If you are familiar with the addiction recovery community, you may have noticed that many people who have struggled with addiction also have mental health conditions. Around 9 million people in the United States are estimated to be part of this group, which is about half of all people with substance use disorder. Having one or more mental illnesses while also experiencing addiction may be referred to as dual diagnosis, comorbid conditions, or co-occurring conditions, and there are several reasons why this phenomenon occurs. 

At Safe Harbor Recovery Center in Portsmouth, Virginia, we regularly treat people who are diagnosed with a mental health condition as well as substance use disorder, which is why we have built mental health treatment for conditions including anxiety, depression, and PTSD into our substance use treatment program. We recognize that coping with a mental illness can make it harder to get sober and that using substances can make mental health symptoms worse. We want to help our clients break the vicious cycle that can result.

Similar Causes

What causes people to turn to substances is not exactly the same as what causes mental illness, but there is a great deal of overlap. Both addiction and mental health concerns are often found in people who:

  • Have a family history of mental illness and/or addiction
  • Have experienced more trauma than most people
  • Started using substances at an early age

Chicken or the Egg?

Because mental illness and addiction so often co-occur, it can be difficult to tell if someone first struggled with their mental health and then turned to substances to self-medicate or if the person misused substances first, which led them to develop a mental health concern. Regardless, untreated mental illness and active addiction can each make the other condition far more difficult to manage. 

The Most Common Co-Occurring Disorders

Several mental health concerns are more likely to occur alongside addiction. These include:

  • Anxiety
  • Schizophrenia
  • Bipolar disorder
  • Depression
  • Post-traumatic stress disorder (PTSD)
  • Attention-deficit hyperactivity disorder (ADHD)

Treating Co-occurring Conditions

In the past, rehab facilities tended to treat one condition at a time, with the hope that managing either the substance use or the mental health condition would make it easier to treat the other issue later. It is now more popular to treat both conditions together. For this reason, many programs that treat substance use disorder will also offer mental health services, as we do at Safe Harbor Recovery Center, or connect their clients to outside therapists and medication managers for their mental health needs. We know that promoting mental health improves the chances of clients maintaining long-term recovery from substance use disorder.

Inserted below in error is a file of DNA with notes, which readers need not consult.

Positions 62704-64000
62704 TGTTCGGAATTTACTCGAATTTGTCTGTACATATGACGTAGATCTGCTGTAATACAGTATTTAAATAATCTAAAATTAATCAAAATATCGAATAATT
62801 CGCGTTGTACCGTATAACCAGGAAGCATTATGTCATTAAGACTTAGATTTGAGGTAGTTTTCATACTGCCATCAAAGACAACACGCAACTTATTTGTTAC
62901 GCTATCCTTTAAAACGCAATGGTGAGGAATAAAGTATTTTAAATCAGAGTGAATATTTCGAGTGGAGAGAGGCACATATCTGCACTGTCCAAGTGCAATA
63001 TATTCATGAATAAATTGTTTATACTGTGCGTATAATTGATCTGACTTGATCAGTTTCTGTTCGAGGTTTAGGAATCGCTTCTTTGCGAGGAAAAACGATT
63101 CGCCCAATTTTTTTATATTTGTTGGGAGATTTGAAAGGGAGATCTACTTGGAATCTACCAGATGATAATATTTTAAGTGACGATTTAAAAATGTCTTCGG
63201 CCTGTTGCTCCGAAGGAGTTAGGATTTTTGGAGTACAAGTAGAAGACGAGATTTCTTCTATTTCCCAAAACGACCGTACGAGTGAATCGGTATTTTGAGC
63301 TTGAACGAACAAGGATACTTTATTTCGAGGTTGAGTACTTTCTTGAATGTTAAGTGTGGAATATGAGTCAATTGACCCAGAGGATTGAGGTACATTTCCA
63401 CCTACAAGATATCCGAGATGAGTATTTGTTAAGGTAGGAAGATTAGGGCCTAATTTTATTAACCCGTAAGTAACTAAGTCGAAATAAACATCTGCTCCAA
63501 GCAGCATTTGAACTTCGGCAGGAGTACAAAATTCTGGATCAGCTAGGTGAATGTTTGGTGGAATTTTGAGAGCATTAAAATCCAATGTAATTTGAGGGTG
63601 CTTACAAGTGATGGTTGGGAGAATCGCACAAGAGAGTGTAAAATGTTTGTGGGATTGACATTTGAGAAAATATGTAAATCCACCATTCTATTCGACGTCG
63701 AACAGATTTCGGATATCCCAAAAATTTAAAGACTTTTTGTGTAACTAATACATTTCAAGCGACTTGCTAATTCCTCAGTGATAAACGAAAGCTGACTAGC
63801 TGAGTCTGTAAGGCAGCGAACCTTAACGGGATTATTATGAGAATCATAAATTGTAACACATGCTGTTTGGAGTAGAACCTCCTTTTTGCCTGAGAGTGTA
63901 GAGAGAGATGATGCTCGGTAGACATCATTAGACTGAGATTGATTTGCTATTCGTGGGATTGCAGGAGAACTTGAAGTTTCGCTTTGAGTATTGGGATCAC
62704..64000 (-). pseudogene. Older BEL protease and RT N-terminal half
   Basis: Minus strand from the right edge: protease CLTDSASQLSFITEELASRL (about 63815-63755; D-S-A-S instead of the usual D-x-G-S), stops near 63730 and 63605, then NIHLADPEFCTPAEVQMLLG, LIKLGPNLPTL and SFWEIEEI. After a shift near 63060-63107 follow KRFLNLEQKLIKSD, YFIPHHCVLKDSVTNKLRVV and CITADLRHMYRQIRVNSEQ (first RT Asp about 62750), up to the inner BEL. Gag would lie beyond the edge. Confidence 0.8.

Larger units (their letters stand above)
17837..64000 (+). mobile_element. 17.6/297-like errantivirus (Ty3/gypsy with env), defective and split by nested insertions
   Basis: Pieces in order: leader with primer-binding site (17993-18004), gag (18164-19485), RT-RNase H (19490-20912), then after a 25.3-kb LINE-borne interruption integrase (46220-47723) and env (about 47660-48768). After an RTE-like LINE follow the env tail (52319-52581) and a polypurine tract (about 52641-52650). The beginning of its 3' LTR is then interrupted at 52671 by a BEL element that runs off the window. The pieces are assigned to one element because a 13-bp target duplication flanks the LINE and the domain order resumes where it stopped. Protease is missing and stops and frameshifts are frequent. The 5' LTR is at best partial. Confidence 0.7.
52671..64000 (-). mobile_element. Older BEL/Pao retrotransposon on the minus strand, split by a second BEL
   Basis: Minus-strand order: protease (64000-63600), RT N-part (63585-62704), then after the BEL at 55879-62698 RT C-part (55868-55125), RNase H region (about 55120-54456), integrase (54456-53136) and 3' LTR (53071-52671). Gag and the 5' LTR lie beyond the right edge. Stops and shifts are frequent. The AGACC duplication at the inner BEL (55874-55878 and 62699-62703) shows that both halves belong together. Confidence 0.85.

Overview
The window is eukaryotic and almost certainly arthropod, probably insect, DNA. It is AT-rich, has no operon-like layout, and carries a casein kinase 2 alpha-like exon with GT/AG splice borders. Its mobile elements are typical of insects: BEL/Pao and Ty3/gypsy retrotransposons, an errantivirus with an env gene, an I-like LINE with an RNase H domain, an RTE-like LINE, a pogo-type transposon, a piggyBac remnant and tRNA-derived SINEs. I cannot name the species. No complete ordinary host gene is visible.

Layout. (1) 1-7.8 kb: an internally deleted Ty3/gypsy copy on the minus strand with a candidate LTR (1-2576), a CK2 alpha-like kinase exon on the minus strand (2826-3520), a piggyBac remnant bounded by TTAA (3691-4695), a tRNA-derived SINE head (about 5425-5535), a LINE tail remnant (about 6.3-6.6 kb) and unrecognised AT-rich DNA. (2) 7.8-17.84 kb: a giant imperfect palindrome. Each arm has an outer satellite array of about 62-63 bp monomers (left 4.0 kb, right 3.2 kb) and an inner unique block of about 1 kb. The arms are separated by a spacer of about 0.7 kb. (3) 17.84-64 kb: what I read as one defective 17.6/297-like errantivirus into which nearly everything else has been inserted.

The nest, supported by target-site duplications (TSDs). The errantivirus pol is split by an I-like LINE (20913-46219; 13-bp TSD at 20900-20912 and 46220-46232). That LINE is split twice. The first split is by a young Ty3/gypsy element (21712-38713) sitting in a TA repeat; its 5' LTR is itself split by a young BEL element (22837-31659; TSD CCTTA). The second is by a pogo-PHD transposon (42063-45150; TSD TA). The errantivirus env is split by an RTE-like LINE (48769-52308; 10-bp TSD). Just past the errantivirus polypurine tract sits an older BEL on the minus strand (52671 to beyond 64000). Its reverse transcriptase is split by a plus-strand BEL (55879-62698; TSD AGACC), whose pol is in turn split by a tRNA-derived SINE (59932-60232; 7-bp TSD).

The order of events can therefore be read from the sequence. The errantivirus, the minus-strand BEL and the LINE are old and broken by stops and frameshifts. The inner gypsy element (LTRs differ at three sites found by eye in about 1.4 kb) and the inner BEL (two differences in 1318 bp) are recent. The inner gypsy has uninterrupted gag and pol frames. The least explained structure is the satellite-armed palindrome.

How to Cope with Co-Occurring Conditions

If you are struggling with both a mental health condition and substance use disorder, it is recommended that you work on them together, both during and after your addiction treatment. The good news is that generally what is good for mental health is often helpful for addiction, and vice versa. Some of the best things you can do for both types of diagnoses include:

  • Be open with your providers about your mental health and your struggles with addiction. Encourage your mental health providers, substance use treatment team, and physician to collaborate by signing releases for them to work together.
  • Take medications as prescribed, and if you are prescribed something that feels like it might endanger your recovery, ask your doctor about alternative medications.
  • Prioritize self-care, including sleep, nutrition, exercise, and spirituality. 
  • Build a strong support system that encourages your recovery in both mental health and sobriety.
  • Develop healthy coping skills. While it is a great decision to stop misusing alcohol and other substances, many people have become dependent on substance use as a coping skill. To sustain recovery, other coping skills must be learned. Therapy is a great way to develop coping skills such as:
    • Setting healthy boundaries
    • Time management
    • Problem-solving
    • Emotional regulation
    • Stress management

At Safe Harbor Recovery Center, we believe in treating the whole person. Your mental and physical health are key factors in your ability to adhere to long-term sobriety, and we want your life to be as rich and meaningful as possible, in all areas.